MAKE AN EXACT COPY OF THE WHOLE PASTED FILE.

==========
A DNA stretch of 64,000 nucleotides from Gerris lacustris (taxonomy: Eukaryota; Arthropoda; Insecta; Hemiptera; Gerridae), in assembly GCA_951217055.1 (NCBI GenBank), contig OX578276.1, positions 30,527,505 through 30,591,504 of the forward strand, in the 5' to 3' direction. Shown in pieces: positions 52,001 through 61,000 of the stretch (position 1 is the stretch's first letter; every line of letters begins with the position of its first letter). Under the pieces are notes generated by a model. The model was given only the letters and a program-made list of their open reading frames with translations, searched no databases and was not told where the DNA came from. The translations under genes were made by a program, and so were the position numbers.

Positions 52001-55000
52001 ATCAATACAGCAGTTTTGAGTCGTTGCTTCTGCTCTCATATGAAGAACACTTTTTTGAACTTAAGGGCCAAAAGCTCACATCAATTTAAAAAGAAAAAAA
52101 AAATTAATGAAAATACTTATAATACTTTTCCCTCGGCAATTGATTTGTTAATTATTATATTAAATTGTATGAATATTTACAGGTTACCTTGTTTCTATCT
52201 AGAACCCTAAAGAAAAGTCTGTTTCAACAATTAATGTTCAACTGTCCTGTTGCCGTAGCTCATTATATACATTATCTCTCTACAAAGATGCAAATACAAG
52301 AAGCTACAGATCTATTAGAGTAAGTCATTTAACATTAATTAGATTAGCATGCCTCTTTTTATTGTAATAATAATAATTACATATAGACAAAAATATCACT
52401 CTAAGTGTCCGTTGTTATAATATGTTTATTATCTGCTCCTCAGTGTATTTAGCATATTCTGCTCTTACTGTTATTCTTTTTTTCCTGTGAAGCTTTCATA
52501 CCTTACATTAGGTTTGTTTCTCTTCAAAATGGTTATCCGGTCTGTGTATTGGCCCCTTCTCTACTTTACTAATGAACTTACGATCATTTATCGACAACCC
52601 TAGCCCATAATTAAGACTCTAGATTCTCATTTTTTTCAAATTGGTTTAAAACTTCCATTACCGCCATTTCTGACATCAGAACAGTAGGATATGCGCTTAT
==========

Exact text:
A DNA stretch of 64,000 nucleotides from Gerris lacustris (taxonomy: Eukaryota; Arthropoda; Insecta; Hemiptera; Gerridae), in assembly GCA_951217055.1 (NCBI GenBank), contig OX578276.1, positions 30,527,505 through 30,591,504 of the forward strand, in the 5' to 3' direction. Shown in pieces: positions 52,001 through 61,000 of the stretch (position 1 is the stretch's first letter; every line of letters begins with the position of its first letter). Under the pieces are notes generated by a model. The model was given only the letters and a program-made list of their open reading frames with translations, searched no databases and was not told where the DNA came from. The translations under genes were made by a program, and so were the position numbers.

Positions 52001-55000
52001 ATCAATACAGCAGTTTTGAGTCGTTGCTTCTGCTCTCATATGAAGAACACTTTTTTGAACTTAAGGGCCAAAAGCTCACATCAATTTAAAAAGAAAAAAA
52101 AAATTAATGAAAATACTTATAATACTTTTCCCTCGGCAATTGATTTGTTAATTATTATATTAAATTGTATGAATATTTACAGGTTACCTTGTTTCTATCT
52201 AGAACCCTAAAGAAAAGTCTGTTTCAACAATTAATGTTCAACTGTCCTGTTGCCGTAGCTCATTATATACATTATCTCTCTACAAAGATGCAAATACAAG
52301 AAGCTACAGATCTATTAGAGTAAGTCATTTAACATTAATTAGATTAGCATGCCTCTTTTTATTGTAATAATAATAATTACATATAGACAAAAATATCACT
52401 CTAAGTGTCCGTTGTTATAATATGTTTATTATCTGCTCCTCAGTGTATTTAGCATATTCTGCTCTTACTGTTATTCTTTTTTTCCTGTGAAGCTTTCATA
52501 CCTTACATTAGGTTTGTTTCTCTTCAAAATGGTTATCCGGTCTGTGTATTGGCCCCTTCTCTACTTTACTAATGAACTTACGATCATTTATCGACAACCC
52601 TAGCCCATAATTAAGACTCTAGATTCTCATTTTTTTCAAATTGGTTTAAAACTTCCATTACCGCCATTTCTGACATCAGAACAGTAGGATATGCGCTTAT